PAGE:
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Bob Vanian's 976-Bite – HOT BITE

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Friday, February 28, 2020
Yellowtail are biting at the Coronados!


It’s almost spring!
This week will see spring arrive on March 19, 2020 but the recent late winter weather has not been very spring like with several recent days of rain and sloppy seas. When you look a bit deeper though, the signs of the spring fishing season that lies ahead are already in place. Recent weeks have brought significant signs of the spring season ahead with occasional flurries of yellowtail action found around the Coronado Islands and with bluefin tuna in the picture for boats fishing at some of the local offshore banks outside of the Coronado Islands and at the offshore waters outside of Punta Colnett. Additional “spring like” activity has been found around kelp paddies located in offshore waters outside of Punta Colnett which have been producing good numbers of yellowtail.

The best and most consistent bite has been for the sportboats fishing 1.5 day trips to the offshore waters outside of Punta Colnett. There has been good fishing for a mix of bluefin tuna and kelp paddie yellowtail and the bluefin have ranged in size from 30 to 100-plus pounds with most in the 40- to 50-pound range.


As an example of the fishing outside of Punta Colnett, Fisherman’s Landing reports that the Pacific Queen fished a 1.5 day trip last Saturday and had 27 anglers catch 66 yellowtail and 31 bluefin tuna. Their bluefin were reported to be quality sized fish that were in the 40- to 50-pound class. H&M Landing reports that the Old Glory was out fishing a 1.5 day trip last Saturday and had 13 anglers catch 23 yellowtail and 10 bluefin tuna.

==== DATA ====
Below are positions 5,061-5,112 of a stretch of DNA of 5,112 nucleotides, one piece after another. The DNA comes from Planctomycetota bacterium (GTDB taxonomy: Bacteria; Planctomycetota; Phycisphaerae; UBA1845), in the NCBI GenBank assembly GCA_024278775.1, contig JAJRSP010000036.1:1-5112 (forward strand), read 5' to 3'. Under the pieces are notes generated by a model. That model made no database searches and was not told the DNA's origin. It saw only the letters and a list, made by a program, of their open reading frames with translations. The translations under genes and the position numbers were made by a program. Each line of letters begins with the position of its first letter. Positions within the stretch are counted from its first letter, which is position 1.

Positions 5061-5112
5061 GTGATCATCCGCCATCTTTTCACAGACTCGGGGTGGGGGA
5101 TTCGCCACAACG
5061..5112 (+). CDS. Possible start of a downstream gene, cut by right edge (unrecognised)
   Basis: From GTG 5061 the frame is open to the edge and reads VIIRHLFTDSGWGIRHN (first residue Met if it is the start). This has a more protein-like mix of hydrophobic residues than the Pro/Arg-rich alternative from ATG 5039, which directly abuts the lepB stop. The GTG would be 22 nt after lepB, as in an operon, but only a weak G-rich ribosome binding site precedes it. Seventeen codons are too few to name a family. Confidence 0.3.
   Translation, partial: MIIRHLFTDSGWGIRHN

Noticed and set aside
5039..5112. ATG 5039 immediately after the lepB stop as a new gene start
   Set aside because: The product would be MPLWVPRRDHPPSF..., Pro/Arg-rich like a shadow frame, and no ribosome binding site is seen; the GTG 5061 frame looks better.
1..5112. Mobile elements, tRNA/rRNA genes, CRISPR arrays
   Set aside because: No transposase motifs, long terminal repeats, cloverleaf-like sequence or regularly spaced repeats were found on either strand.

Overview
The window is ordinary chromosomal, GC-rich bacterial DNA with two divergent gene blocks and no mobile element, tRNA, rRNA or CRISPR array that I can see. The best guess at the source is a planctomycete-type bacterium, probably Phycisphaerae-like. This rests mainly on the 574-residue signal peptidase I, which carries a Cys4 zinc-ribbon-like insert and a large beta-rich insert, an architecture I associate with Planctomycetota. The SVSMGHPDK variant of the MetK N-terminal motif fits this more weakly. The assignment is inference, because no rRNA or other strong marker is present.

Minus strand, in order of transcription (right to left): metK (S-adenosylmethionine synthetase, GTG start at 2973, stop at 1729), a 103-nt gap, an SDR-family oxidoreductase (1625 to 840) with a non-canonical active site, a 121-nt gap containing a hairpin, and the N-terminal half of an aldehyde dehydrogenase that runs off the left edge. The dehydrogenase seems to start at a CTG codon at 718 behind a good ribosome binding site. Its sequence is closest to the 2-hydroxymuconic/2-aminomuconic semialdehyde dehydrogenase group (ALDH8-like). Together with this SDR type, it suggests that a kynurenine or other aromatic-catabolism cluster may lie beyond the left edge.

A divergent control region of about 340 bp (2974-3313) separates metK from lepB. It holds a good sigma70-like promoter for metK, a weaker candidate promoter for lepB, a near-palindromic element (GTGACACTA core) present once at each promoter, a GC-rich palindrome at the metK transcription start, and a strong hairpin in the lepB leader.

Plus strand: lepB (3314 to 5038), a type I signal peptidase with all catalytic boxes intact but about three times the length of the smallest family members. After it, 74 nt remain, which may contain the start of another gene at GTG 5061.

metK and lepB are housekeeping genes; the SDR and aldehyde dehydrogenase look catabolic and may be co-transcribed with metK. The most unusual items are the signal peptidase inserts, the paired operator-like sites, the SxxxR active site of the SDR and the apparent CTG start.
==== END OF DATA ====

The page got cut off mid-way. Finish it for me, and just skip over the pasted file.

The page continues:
In addition to the bluefin tuna and kelp paddie yellowtail being found outside of Punta Colnett, boats fishing the high spot area in closer to the coast off Punta Colnett have been doing well on reds, rockfish and lingcod along with an occasional flurry of yellowtail action.


The yellowtail fishing around the Coronado Islands has been scratchy but there have been a few yellowtail biting. There have been reports of good sized schools of yellowtail being metered with scanning sonar but more often than not, it has been difficult to get the yellowtail to bite. The Rockpile has been the best zone for yellowtail around the Coronados and the best bet once yellowtail are located has been to fish with yo-yoed iron.


In addition to a chance at yellowtail, there have been a few bonito biting around the Coronados and the fishing for an assortment of bottom fish remains good. Productive areas for the bottom fishing include hard bottom areas to the north, northeast and northwest of North Island while working in 25 to 55 fathoms of water. Also productive has been fishing the lower end of the 9 Mile Bank while keeping on the Mexico side of the border and fishing in the 60 to 80 fathom depths. Another productive rockfish zone around the Coronado Islands has been fishing spots along the South Kelp Ridge below South Island in the 20 to 40 fathom depths.